Tags: olympia

terroir

Dude, is that polyester? That's not cool. (continued)

One of the funniest posts I ever made, imho, was this one about the Olympia Food Co-op t-shirt policy. Well guess what? This is a follow-up post. If you haven’t read that one, and it’s from June 2003 so many of you haven’t, go read it. I’ll wait.

Ok, now that you’re up to speed we can continue.

Back up in Olympia a couple of months ago I was wandering around the backstock area and found a handout to help explain the t-shirt policy to the poor hippie boys who can’t seem to find their t-shirts. I thought I had lost it after showing it to everyone whose path I crossed driving cross-country. But cleaning out my wallet, I just found it again and scanned it for your reading pleasure. Here it is:

co-op shirt policy

I don’t honestly know what else I can add. Except to point out that the reason we don’t allow* un-clothed folks is that we’re a food store and that is gross. Keep those underarm hairs and pointy bits out of the bulk section!

My favorite part is the "don’t assume that just because the female staff is being paid to work here, that they will answer your questions". Second favorite: "We do not wish to be fashion police". Third: "Someday, hopefully,… we may all wear what we please." I know that’s what I’m fighting for.

My friend is going to hate me for this.



*Close readers will notice that an occasional pants-less junkie or street fest attendee may wander in. But we do kick them out or ask them to clothes-up if we see ‘em.
terroir

Dude, is that polyester? That's not cool.

Many of you know my feelings about Olympia. Though Becca, one of my favorite people, is there, the town itself drives me a little nuts. It’s been called the self-righteousness capital of the country and I wouldn’t disagree. I can do a great Olympia imitation using only the phrase, "That is so fucked up!"

The best example I can give is when I was driving a bunch of Olympians around at Yo-Yo-A-Go-Go one year, and a debate began raging as to whether or not a Dutch punk band* covering a political Hungarian folk song was culturally imperialist. "They’re not Hungarian. That is so fucked up!"

Upon entering the Oly Food Co-op on this visit, I saw a strange sign. It read, "Need a shirt to wear while you’re in the store? Just ask a staff person. We have some nice clean button downs in the back. Thank you from the Co-op Staff" What?

I immediately envisioned a sweat-stained and patchoulied Food Co-op shirt, stinking from the last hippie who wore it, possibly even still damp, and sealed in a plastic bag. I couldn’t help it even though the sign specifically said the customer shirts were clean. I asked Becca, who works there, what was up. Evidently it was a big problem for them. The women in the co-op felt like it was a gender issue because it was always guys who came in with no shirts and lame excuses.** The co-op men met and obtained plain work shirts to provide for in-store use.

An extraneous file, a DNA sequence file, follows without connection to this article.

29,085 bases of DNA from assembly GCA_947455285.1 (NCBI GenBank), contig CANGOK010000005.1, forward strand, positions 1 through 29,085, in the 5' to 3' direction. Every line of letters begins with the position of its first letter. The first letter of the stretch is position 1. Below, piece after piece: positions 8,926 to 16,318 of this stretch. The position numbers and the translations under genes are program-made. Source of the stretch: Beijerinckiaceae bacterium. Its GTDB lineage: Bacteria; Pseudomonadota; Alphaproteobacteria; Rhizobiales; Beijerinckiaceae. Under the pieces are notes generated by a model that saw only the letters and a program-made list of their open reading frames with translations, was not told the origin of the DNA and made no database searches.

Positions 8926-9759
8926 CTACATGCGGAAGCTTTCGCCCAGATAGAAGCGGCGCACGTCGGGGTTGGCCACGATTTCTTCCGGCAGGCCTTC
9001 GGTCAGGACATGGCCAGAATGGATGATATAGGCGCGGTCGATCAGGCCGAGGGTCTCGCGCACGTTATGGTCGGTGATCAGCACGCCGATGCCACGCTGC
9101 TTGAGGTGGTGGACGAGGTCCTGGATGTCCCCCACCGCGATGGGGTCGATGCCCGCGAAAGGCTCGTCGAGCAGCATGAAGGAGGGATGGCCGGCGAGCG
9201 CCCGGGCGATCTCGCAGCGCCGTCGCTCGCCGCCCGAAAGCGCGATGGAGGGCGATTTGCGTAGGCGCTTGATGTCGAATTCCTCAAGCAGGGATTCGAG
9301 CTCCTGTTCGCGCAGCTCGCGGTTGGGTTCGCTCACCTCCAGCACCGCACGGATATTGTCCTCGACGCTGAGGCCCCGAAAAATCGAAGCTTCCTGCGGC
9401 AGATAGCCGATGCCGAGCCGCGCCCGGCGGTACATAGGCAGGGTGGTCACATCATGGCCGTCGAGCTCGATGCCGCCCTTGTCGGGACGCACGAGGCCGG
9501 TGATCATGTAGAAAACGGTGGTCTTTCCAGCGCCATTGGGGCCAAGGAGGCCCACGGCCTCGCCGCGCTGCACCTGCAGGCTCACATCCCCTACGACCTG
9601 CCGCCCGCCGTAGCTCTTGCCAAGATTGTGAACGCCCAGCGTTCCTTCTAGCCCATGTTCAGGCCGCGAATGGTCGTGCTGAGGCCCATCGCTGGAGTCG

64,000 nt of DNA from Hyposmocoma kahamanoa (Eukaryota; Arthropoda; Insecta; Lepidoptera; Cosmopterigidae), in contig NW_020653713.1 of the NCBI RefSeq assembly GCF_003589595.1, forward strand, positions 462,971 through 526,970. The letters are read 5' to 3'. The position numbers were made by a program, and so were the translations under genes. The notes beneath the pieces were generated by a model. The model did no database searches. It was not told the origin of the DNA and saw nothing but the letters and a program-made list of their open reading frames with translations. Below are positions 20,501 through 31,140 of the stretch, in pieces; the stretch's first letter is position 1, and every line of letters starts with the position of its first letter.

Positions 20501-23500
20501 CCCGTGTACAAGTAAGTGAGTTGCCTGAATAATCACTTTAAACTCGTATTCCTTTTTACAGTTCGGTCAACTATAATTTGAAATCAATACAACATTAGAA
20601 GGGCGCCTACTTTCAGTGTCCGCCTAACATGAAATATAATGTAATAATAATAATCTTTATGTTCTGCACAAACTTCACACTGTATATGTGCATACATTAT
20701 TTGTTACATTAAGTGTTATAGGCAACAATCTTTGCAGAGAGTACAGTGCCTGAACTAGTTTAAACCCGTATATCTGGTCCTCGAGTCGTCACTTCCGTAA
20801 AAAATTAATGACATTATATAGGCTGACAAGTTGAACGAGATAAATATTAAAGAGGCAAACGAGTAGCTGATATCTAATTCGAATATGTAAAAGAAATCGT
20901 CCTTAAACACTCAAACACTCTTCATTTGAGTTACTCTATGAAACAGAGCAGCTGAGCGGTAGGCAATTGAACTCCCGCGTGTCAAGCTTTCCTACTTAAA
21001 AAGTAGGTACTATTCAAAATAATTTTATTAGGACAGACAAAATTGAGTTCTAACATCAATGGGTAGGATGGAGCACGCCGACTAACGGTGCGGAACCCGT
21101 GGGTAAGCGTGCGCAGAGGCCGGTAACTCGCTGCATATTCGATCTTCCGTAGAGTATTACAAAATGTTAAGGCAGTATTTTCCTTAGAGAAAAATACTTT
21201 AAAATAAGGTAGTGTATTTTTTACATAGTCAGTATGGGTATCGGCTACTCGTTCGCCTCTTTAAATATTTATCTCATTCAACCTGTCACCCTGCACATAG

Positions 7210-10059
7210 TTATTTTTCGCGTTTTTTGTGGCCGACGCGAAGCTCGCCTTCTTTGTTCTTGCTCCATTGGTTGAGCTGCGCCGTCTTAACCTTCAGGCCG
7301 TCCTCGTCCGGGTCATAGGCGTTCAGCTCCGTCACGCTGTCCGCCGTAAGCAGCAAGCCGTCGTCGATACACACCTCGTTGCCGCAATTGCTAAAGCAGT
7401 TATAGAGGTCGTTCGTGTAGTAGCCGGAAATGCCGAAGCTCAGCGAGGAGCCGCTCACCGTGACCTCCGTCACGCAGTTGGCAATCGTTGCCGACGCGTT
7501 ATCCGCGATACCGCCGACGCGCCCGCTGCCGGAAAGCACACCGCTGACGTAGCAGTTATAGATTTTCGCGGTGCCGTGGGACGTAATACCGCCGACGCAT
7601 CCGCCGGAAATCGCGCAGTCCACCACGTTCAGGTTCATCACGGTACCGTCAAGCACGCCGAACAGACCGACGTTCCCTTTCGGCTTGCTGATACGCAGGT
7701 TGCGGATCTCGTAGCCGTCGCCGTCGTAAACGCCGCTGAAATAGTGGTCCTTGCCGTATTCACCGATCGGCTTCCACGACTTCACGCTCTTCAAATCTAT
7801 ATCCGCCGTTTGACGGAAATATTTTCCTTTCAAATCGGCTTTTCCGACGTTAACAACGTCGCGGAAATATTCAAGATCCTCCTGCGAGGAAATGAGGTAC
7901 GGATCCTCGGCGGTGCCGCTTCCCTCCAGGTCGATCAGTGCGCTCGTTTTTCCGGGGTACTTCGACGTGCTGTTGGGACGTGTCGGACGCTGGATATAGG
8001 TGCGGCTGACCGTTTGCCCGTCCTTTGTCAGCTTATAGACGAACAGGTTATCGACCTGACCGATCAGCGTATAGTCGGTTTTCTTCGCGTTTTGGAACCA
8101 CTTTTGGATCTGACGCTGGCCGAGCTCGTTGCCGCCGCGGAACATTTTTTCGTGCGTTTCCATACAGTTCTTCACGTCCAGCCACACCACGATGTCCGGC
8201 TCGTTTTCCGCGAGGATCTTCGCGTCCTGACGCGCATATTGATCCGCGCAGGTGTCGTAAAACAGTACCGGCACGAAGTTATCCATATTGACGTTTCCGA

I was almost speechless but not quite. Another Olympian and I started brainstorming better ideas for shirts than the current ones:

"How about one that says, ‘I didn’t wear a shirt to the Olympia Food Co-op’ on the front and ‘Need a backrub, Sister?’ on the back?

"A full McDonald’s uniform!"

"A low-cut, best-dressed-breast shirt that laces up the sides."

"A ‘Try burning this one, Asshole!’ American flag shirt!"***

(And since my LJ friends are a smart bunch, I think you all should offer up other suggestions for shirts that I will then forward to my Oly Food Co-op friends.)

After much mocking over the course of many hours, including my accusations of co-dependency and enabling bad hippie male behavior, an exasperated Co-op worker said to me, "Well, what do you do when shirtless guys come into your shop?"

I loved this question because it implies that there’s really a problem. Like their store is the only grocery store in the country that requires shirts for shopping. My Oly friend knew exactly what I was going to say. At the same time we yelled, "Tell ‘em, ‘get the fuck out of the store!’"



*The Ex and Tom Cora "Scrabbling at the Lock": one of my favorite albums.

**My favorite lame hippie dude argument. "That policy seems really regressive. I thought this place was supposed to be progressive."

*** Actually that was suggested by Steve a few days later but I didn’t want to ruin the flow of the story.